Health Library

New Options for HIV Prevention and Treatment

New Options for HIV Prevention and Treatment

Main Article Content

Advances in Medicine Make Living a Healthy Life with HIV Possible

Human immunodeficiency virus (HIV) is a virus that weakens your immune system and makes you vulnerable to illness. Left untreated, HIV can lead to acquired immune deficiency syndrome (AIDS). While it is estimated that more than 1.1 million Americans have HIV, around 15 percent of those people do not know they are infected.

When HIV was first discovered in the early 1980s, it carried a devastating stigma that kept patients from seeking information, care and support. Fear and shame led to further spread of the virus and more lives lost. More than 30 years later, there is still no cure for HIV, but we have a much greater understanding of the virus and how it’s transmitted. And now, advances in medicine are helping people reduce their risk of developing HIV and helping those who are infected live healthy, active lives.

Preventing HIV

HIV can be transmitted through blood, semen, vaginal secretions, rectal fluids and breast milk. It cannot be spread through casual contact, such as sharing towels or bedding, saliva, sweat or toilet seats. Condoms have been the traditional and most effective choice to reduce the risk of transmitting or acquiring HIV through sexual contact. Now, medication is available that can also reduce your risk of HIV infection. One option, taken before exposure, is pre-exposure prophylaxis (PrEP). The medication doesn’t protect against other sexually transmitted infections (STI) or pregnancy, but it has been shown to reduce the risk of HIV infection through sex by more than 90 percent for gay and bisexual men, transgender women, and heterosexual men and women. For people who inject drugs, PrEP has been shown to reduce the risk of HIV infection by more than 70 percent, according to the Centers for Disease Control and Prevention.

If you believe you may have already been exposed to HIV, another medication option, post-exposure prophylaxis (PEP), can be pursued. It must be started within 72 hours of a possible exposure, such as through sex, sexual assault or the sharing of needles. If you’ve had a very recent exposure, talk to your healthcare provider or emergency room physician immediately to see if PEP is an option for you.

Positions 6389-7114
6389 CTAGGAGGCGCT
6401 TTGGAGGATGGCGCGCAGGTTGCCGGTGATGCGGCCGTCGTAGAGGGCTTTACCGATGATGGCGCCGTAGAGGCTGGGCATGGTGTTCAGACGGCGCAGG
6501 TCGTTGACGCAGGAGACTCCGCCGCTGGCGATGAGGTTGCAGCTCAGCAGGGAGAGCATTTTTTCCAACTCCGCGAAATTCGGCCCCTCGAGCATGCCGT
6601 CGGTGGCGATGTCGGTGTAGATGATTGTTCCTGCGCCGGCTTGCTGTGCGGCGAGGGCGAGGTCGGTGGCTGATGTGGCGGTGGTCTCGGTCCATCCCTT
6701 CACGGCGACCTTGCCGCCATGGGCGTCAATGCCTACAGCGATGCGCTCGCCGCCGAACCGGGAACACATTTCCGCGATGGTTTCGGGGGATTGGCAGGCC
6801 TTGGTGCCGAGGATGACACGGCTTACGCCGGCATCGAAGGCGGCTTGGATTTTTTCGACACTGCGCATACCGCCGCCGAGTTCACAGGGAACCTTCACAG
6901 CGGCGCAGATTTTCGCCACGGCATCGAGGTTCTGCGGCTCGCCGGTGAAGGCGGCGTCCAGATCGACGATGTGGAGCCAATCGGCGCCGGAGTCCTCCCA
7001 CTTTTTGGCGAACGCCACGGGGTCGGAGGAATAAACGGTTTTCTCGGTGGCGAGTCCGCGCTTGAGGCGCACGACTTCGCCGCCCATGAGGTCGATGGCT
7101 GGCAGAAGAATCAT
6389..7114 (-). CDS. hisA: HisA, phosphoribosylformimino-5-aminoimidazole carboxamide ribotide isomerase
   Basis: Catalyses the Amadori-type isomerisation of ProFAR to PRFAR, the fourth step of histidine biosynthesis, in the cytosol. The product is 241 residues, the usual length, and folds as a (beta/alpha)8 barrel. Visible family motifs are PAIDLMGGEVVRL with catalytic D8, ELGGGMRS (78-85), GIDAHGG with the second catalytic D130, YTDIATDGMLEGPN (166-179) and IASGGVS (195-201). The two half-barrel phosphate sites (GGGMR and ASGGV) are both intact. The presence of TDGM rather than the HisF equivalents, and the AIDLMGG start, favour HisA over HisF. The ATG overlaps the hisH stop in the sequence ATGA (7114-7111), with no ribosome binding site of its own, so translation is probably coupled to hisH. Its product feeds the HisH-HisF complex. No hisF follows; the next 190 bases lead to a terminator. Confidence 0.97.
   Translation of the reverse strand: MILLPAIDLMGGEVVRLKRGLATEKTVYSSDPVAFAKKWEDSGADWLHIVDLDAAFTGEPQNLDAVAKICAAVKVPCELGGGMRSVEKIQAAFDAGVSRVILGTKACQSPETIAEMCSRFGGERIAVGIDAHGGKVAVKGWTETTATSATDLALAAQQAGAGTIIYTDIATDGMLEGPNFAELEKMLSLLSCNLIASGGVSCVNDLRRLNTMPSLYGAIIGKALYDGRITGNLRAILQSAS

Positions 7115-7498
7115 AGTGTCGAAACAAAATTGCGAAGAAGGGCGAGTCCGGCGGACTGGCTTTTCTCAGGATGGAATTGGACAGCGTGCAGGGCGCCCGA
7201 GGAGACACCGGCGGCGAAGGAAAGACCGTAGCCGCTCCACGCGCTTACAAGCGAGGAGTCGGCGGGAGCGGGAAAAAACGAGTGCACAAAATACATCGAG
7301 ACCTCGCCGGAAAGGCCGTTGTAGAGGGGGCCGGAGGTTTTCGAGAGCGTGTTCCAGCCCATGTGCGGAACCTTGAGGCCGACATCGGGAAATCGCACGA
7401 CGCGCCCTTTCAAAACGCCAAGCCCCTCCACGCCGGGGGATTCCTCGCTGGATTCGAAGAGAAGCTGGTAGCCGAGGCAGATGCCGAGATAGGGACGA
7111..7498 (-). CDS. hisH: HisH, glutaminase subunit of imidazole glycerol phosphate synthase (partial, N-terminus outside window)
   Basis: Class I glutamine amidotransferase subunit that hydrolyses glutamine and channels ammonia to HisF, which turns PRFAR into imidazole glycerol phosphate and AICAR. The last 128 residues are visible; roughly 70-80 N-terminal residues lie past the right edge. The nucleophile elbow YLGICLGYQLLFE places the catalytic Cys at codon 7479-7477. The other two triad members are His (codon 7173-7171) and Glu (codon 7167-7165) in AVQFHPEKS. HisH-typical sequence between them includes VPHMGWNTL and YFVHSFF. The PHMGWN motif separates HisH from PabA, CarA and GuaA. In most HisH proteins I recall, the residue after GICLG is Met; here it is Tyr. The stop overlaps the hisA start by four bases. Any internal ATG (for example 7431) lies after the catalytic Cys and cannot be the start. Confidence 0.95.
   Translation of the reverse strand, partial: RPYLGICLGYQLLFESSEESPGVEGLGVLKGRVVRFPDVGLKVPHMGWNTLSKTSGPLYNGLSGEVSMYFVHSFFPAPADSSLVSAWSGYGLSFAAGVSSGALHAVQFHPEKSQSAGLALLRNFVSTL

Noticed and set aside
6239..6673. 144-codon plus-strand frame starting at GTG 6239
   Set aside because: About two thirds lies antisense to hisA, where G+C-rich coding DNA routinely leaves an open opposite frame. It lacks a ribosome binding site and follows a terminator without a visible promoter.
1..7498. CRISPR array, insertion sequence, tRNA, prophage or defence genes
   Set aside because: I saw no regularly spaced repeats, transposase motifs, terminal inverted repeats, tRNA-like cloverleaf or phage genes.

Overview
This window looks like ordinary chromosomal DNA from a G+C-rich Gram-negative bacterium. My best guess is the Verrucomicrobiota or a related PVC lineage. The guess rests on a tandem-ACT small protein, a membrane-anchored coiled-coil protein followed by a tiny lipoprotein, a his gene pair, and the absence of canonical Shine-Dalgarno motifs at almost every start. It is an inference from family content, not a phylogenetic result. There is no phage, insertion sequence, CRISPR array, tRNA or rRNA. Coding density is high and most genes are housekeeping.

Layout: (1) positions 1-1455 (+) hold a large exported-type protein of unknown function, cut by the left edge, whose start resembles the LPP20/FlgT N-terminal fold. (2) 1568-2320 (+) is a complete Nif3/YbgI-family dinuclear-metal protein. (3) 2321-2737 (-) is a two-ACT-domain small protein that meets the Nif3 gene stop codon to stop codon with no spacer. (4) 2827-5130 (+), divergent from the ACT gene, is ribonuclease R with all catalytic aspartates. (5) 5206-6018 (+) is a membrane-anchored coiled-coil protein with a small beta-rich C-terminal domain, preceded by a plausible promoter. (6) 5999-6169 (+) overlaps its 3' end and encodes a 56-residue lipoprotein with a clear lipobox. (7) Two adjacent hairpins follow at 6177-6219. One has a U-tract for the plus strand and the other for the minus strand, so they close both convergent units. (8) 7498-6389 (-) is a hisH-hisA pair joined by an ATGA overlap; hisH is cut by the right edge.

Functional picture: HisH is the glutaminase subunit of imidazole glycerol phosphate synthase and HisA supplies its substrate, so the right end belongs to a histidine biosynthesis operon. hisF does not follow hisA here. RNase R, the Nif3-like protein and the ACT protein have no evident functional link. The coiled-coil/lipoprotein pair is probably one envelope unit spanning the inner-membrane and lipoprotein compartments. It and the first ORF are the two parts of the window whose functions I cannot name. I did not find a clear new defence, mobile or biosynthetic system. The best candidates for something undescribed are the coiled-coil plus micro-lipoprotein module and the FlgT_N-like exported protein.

Early Detection Is Key

If you think you may have been exposed to HIV, it is important to get tested immediately. Early detection offers more choices for treatment, lowers your risk for complications and helps you manage your symptoms. It is encouraged that all adults between the ages of 13 and 64 get tested at least once, and those at high risk for HIV infection should get tested more frequently. First, find a healthcare provider that you trust and immediately let him or her know about your HIV exposure. Your healthcare provider can order testing to confirm your HIV diagnosis, and then will be your advocate as your care team develops a treatment plan.

The cornerstone of HIV treatment is antiretroviral therapy (ART), which can prevent the virus from damaging your immune system further. In some cases, it can even reverse damage that has been done. ART can reduce your chances of transmitting HIV to sexual partners. There are a number of antiretroviral drugs used in ART, and the treatment is recommended for all people living with HIV regardless of how long they’ve had the virus.

Getting the Right Support

Receiving an HIV diagnosis will change your life and the lives of those you love. Proper guidance and support from trusted professionals will help ensure that your unique physical, emotional and spiritual needs are being met. Northwestern Medicine HIV Center and Specialty Clinics provide this kind of support and can provide information about clinical research studies, infusion therapy services, inpatient consultation and care coordination.

Research shows that communication between partners is associated with a reduction in transmission and increased testing, so it is important to talk openly about the disease — with your loved ones and your care team. Know that you are not alone, and with today’s medical advances and the right support, you can live a thriving life with an HIV diagnosis.

Interested in connecting more to the Northwestern Medicine community? Sign up for the Healthy Tips E-Newsletter for everything from health and wellness ideas to patient breakthroughs to academic and medical advancements. Because what makes us better, makes you better.